Keywords; mackerel recipes, bernard preston, chiropractic help, fish soup.
I could list a hundred reasons why mackerel recipes are on the menu in our home every single week. Let's start with perhaps half a dozen:
Calories are the little sh*ts that get into your wardrobe at night and sew your clothes tighter!!
This you can literally throw together in five minutes.
Fat gets a lot of bad press, but the fact of the matter, your brain
and nerves are largely fat. Feed your baby no fat, and he'll be a moron. Literally, and as an adult you'll prematurely get senile dementia.
In 100 g of mackerel, there are 18 g of fat. Subdivided as follows:
You've probably heard of the miracle food, Omega-3. These three fatty acids are PUFAs, and your 100g mackerel filet is very rich in them:
I've done a search of the net; there are literally hundreds of companies peddling Omega-3 soft gels, and the price varies widely. Buyer beware!
As a general rule:
We regularly (every week) bought a smoked mackerel whilst living in the Netherlands. They weigh around 280g, so roughly, once you've removed the head, skin, tail and spine, there are about two 100g portions.
Because it's already cooked (smoked), it's instantly ready. SLOW FOOD, MADE FAST. And it costs less than $2/ 100g.
With postage, Puritans Pride (if you buy bulk) with postage will cost you 18.2c to get the equivalent Omega-3 in 100g mackerel.
Comparing the price of apples and oranges is a vain exercise; with whole fish verses oil too. With your 100g mackerel recipe, you're not only getting the anti oxidant, but also 26g of high quality protein, antioxidant minerals and vitamins, mono unsaturated fatty acids, and other PUFAs than Omega 3 and vitamin D; all good stuff.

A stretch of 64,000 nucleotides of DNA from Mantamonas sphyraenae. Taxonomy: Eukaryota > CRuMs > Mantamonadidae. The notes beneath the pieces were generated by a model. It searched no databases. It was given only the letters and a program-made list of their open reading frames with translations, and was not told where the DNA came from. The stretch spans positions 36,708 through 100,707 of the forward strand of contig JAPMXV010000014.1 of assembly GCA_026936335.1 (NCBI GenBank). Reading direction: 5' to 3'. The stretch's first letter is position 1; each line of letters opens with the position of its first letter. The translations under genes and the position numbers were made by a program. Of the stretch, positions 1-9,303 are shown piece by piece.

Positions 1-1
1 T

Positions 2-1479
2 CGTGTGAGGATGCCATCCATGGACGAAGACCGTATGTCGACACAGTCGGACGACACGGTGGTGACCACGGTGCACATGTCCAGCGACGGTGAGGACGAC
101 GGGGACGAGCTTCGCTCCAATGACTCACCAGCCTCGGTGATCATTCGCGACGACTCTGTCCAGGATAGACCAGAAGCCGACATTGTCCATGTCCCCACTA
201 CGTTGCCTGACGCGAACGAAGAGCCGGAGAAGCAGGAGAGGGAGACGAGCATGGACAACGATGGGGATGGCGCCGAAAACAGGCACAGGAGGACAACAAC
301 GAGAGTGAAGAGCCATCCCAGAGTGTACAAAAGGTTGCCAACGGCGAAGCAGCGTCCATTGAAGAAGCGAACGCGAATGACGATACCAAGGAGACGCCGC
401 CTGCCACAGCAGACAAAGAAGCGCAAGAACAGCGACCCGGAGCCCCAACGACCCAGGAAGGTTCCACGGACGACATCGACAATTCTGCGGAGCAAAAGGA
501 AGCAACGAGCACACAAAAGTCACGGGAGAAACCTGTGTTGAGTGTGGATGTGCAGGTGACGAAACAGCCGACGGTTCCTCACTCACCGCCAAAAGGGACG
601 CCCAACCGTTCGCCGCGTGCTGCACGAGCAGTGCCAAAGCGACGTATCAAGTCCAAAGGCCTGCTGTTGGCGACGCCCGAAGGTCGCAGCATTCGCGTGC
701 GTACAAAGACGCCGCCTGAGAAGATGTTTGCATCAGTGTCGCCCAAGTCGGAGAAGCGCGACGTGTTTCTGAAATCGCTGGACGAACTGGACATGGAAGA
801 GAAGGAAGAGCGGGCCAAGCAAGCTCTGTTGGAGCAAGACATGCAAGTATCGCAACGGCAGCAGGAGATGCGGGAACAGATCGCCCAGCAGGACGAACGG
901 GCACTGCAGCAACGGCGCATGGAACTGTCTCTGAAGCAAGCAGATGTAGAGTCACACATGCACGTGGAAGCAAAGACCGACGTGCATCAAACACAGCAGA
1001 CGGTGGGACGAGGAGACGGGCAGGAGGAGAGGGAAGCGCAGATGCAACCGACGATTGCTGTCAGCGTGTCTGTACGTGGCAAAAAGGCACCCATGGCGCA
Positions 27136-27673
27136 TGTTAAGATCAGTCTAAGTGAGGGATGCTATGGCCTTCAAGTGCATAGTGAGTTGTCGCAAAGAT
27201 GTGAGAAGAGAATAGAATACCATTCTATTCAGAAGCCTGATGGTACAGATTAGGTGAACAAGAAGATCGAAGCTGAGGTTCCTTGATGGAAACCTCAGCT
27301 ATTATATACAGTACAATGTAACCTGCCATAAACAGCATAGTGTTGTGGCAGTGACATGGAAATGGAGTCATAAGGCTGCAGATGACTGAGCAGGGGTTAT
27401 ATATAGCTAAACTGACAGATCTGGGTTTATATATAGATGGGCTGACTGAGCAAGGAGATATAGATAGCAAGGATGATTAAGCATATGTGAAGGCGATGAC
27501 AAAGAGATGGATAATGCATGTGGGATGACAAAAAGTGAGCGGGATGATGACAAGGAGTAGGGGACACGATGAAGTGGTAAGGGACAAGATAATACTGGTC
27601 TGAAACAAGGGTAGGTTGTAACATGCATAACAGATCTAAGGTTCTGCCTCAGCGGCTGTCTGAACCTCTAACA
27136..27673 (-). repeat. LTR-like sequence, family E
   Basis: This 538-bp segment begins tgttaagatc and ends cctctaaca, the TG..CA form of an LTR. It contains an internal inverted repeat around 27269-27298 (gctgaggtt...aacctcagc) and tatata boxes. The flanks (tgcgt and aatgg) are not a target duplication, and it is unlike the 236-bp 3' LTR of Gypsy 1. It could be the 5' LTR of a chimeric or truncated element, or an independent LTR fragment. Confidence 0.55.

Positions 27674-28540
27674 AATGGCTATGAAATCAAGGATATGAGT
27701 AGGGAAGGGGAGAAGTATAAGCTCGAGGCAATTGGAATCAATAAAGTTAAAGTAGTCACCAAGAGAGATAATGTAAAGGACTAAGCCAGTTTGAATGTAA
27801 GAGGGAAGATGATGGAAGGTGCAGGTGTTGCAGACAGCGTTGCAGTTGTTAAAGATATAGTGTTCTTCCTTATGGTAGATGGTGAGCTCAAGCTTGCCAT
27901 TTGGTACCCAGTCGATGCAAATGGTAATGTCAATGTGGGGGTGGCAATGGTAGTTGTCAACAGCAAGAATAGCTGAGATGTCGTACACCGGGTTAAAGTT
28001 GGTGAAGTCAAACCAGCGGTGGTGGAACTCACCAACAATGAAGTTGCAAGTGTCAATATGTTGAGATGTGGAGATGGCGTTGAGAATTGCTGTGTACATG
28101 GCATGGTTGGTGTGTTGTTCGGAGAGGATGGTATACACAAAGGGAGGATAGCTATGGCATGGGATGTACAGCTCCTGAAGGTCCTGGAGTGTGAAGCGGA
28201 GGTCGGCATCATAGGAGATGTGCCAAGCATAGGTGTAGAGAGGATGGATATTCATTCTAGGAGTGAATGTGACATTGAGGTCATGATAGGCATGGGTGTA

It all comes back to philosophy. Do you trust what nature made over and above what factories can manufacture? Or would you rather get your foodstuffs out of a bottle? Or, indeed, a combination of the two.
Then you won't like our mackerel recipes.
You have to work quite hard to get enough Omega-3 from a vegetable source. The best sources are flax seed and walnuts, but they must be freshly ground, or cracked.
The omega 3 is very strong antioxidant; the downside is that the moment it comes into contact with the air it starts going rancid.
I grind my flaxseed daily, and either crack my own walnuts or enjoy them vacuum packed.
Use a tablespoon of freshly ground flaxseed in with your muesli; I always add it to our low GI bread to increase the fat content and lower the glycemic index of the starch.
Use a dedicated, inexpensive coffee grinder for your flaxseed; it doesn't enhance the flavour of your fresh roast!
If you, like me now that I've retired to sunny South Africa, live from from the sea, then you'll know that it's very difficult to get fresh fish, and especially cold water fish. The alternatives are very expensive imported salmon from the fjords of Norway, or our own west coast canned pilchards. We make pilchard fish cakes weekly.